Gary, as he goes by on Scruff, sent me a text message over the weekend saying he wanted to reconnect with me. Months ago, maybe even last year, we traded messages, photos, and invites to meet for coffee until the stars finally aligned and we met at a Starbucks in South Beach. It was a pleasant meeting. We chatted, traded dating horror stories, and as is the case, Gary disappeared a few days later without an explanation. I was not his “type” he later admitted, and he didn’t want to hurt my feelings by telling me he wasn’t attracted to me. I wasn’t attracted to Gary either — not in that way; but, I did enjoy his company enough to want to hang out again. Still, going back and looking over my journal from those days, I remember how hurt I felt and how disappointed I was at being another social-app casualty.
In my mind, when I meet or come across someone from my past who has hurt me and now wants to reconnect with me, I find myself smiling kindly at them and saying, “Thank you. I’m happy now. And I want to keep things simple.”
This may sound mean and snarky. It may come across as short and unfriendly. It may hurt and disappoint the person I’m saying it to. It may even make me sound bitter, angry, and upset. But it is how I feel and where I am at this moment. This is my way to fend off the possibility of being hurt again. It is a way to build and establish boundaries — something I’m not good at doing. It is a way to honor and protect the inner child who was hurt in the past, and prevent him from being or feeling wronged again.
I know that a lot of this is a result of my own doing. I am responsible for my current situation and life choices. I admit that I have made mistakes followed by decisions that have not worked in my interest. But as I try to rewrite the scripts and thoughts that have brought me to this point, as I work on creating a new life and opportunities for myself, and as I work on drawing new, kinder men and people into my life who are supportive allies for the journey ahead, I find myself choosing who I want those people to be, and not settling — as I used to — for anyone who will give me a convenient amount of time or part of their day just so they can have a momentary distraction from their daily worries or until an opportunity for a quick fix from their loneliness appears.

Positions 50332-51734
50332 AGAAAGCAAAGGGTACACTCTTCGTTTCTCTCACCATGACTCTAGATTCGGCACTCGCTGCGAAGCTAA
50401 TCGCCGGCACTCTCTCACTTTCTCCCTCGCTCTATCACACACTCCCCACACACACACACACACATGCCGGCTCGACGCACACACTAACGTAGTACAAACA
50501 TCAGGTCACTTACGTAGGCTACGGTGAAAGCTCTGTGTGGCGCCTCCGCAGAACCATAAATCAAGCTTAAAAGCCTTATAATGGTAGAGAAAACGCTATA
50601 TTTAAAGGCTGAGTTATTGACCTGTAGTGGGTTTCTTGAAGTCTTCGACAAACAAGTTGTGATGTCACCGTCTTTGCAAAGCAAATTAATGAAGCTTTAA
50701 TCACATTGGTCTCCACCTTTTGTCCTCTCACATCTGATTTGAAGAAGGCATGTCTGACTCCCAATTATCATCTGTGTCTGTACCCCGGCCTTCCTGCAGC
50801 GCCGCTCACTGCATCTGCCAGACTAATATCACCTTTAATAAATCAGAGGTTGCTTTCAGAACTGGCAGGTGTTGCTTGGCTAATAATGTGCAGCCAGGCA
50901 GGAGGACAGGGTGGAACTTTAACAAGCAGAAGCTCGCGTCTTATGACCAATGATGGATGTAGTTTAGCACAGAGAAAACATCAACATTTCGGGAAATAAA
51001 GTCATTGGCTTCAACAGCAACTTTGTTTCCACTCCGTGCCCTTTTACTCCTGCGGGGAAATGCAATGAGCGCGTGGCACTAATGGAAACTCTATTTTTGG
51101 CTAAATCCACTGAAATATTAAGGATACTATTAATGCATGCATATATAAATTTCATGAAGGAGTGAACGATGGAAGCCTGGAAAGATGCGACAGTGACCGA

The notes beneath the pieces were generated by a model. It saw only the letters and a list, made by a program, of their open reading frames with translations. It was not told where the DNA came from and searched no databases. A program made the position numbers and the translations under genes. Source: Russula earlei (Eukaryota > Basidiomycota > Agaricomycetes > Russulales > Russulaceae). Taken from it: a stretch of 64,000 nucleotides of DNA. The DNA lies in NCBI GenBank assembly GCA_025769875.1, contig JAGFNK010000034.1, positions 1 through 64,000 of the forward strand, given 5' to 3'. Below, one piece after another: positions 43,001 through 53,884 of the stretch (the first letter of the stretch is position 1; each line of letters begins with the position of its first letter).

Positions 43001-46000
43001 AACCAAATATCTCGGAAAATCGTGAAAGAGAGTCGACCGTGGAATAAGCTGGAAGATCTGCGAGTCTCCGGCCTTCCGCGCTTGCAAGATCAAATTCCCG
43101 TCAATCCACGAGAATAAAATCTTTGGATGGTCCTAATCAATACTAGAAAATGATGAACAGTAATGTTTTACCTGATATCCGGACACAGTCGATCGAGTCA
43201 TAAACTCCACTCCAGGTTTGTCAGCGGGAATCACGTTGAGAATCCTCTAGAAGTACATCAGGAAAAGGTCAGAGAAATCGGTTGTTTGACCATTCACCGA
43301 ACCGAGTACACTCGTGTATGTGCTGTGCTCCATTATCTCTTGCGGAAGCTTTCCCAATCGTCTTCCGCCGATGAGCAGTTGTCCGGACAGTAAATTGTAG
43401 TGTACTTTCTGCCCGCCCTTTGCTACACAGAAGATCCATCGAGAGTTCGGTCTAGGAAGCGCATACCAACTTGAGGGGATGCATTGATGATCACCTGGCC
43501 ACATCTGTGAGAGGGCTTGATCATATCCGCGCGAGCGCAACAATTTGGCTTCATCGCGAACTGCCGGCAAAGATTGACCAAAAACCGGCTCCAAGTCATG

I don’t want to be convenient anymore. I don’t want to be the guy people call when other offers fall through. I’m tired of having guys look over my shoulder to check out who’s walked into a room. Or be the one someone texts after 11 at night because they’re bored.
This may make me sound selfish and narrow; it may also lead me to further nights sitting alone knitting in my room or reading a book until it’s time for bed. This may yield more time alone to sit and ponder the meaning of those words and the effect they will have on the people I speak them to. But right now they bring me a certain amount of comfort I cannot ignore, and a starting point from which I can observe, heal, and work through the emotions that arise in my breast when such people and past events arise in my mind.
The phrase: “I’m happy now. I want to keep things simple,” is an elaboration of a previously held motto I used when I wished to be left alone. “Tranquilo,” was a word I used and said to someone who hurt or disappointed me. They came to me when they needed someone to hear and communicate their complaints to. They sought me only when they wanted help, and forgot me when they were enjoying themselves having fun. I was their counselor, their advisor, and their silent wall to talk to when they were at their wits end. The called and dropped their problems on my lap as I willingly listened, hoping that by providing them with the ear they needed at the moment, they could recognize in me a friend who cared and wanted to help. But the exchanges with these folk always left me feeling exhausted and depleted. More often than not, when I came home after such a meeting, I felt drained, tired and I wondered why anyone would subject himself to such emotional vampirism.